Chalk this one up as lesson learned, and start finding and bidding on jobs that will pay what you'd like to earn. It may take longer, but will pay off to your freelancing career in the end.

 

Also, you should edit and mark your English as "Native/Bilingual".

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Lawrence M Member Since: Apr 16, 2017
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6 of 10

Yes, thank you. That makes complete sense. Dont get started as a $6 writer if I dont want to be one. OK, Ill bid on some bigger jobs next, and chalk that up to experience.

What is 'Native/Bilingual'? I only speak English. Fluently. I was born in America.

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John K Member Since: Feb 17, 2015
7 of 10

Larry, in Upwork terminology, 'Fluent' denotes "I have complete command of this language with perfect grammar" whereas 'Native/Bilingual' denotes 'I have complete command of this language, including breadth of vocabulary, idioms, and colloquialisms', so you're most probably 'native', assuming you've acquired idioms like 'does a bear **** in the woods', and so forth, not to mention your use of phrases like 'learning curve' and 'get the hang of'.

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"No good deed goes unpunished." -- Clare Boothe Luce
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Lawrence M Member Since: Apr 16, 2017
8 of 10

Yes, I changed it to native/bilingual. I was born in America and only speak Americanized English. Thanks.

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Kathy T Member Since: Jul 17, 2015
9 of 10

@Larry M wrote:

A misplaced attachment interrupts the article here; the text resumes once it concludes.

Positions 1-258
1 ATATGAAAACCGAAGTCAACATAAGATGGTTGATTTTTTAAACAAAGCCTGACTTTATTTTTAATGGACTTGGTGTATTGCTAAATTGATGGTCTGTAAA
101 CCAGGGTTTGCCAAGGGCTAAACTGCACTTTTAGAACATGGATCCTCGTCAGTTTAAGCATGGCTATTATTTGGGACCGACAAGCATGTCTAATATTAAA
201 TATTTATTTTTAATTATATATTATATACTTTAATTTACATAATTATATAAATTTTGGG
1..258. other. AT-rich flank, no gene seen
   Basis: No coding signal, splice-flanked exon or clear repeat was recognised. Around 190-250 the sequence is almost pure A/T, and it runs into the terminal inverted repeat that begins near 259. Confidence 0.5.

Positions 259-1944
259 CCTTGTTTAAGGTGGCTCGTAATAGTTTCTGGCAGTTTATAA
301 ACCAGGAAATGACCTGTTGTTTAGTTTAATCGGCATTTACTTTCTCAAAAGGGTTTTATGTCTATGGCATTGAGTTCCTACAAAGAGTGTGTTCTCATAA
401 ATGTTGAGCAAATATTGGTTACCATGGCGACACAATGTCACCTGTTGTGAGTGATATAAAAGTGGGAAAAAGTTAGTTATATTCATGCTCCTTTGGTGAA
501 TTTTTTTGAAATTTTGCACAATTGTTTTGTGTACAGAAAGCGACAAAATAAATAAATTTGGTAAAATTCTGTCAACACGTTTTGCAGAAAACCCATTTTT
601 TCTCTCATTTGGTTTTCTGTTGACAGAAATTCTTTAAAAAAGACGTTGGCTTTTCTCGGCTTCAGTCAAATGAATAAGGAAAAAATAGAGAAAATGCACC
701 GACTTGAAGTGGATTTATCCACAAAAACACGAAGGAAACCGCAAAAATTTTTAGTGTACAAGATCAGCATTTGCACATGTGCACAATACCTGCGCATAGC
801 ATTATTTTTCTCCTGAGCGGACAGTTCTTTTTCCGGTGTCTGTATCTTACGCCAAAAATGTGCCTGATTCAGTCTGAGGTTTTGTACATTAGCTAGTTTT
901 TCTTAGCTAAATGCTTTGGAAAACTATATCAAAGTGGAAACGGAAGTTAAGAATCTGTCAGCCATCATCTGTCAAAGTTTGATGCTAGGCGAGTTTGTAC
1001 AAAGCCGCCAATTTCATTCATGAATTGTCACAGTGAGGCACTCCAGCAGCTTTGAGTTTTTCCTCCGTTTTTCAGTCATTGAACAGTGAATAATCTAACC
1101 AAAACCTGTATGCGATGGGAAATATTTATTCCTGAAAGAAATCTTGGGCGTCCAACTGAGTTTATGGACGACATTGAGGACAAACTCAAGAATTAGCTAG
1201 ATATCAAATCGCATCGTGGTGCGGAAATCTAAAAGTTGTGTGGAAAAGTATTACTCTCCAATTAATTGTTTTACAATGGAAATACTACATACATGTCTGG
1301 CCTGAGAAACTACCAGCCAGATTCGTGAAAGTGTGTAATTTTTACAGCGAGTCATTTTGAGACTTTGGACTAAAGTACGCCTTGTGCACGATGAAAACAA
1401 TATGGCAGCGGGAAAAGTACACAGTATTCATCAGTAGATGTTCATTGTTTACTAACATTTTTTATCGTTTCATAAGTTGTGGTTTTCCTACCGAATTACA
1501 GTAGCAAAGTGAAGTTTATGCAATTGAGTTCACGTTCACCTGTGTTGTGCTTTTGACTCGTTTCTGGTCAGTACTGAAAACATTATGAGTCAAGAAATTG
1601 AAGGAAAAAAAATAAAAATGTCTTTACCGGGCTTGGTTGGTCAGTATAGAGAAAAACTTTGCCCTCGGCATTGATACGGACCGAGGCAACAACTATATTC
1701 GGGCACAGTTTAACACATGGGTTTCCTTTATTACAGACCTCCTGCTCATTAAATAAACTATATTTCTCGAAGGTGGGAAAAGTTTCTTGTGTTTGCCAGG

Im new. I got my frist assignment. I worked on it for most of a day, doing more than was required. What happened is some of the writing did not pass copywrite scape. Also, I did not supply links, and I was apperently supposed to.

I did write twice as many words as requested. I think I was under the impression that the final recipient of the blog would arrange the info as they wanted to their blog. I guess I misunderstood this.

 

To answer your question. You put as much effort into a $4 job as any other job. If your skills are only worth $4, then that's all you can put in. I don't mean to be harsh, but I guess you did a $4 job because you copied text and it didn't pass copyscape. You didn't supply links. and you were supposed to. And I don't understand where you state that the client would arrange the info as they wanted to. Does that mean you gave them a bunch of copied words and through they would piece it all together for their blog? That's certainly a $4 job.

 

I guess Im just sort of frustrated as to how much work was going to go into a $6 article, where I only recieve $4. I realize there is a learning curve, and things will get better. Im just wondering how much work I am supposed to put into $4, or if I am just being taken advantage of?

 

I guess you put as much effort into that $4 job as you possible can depending on your skills and qualifications.

 

Does this get better after I get the hang of it, or do I work here for 50 cents an hour? What are other freelancer's experience with UpWork? I(I spent lots of time browsing the forum before joining)

 

It all depends on what jobs you submit proposals for, that you're qualificed to do and to do professionally and to the best of your ability. So, if you bid on jobs for 50 cents an hour, then no, it's not going to get better at all.

 

MY experience is that I bid on what I feel I am worth. I also take into consideration the years and hard work it took to achieve the experience I have.


 

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Lawrence M Member Since: Apr 16, 2017
10 of 10

OK, thank you. Im new, but learning.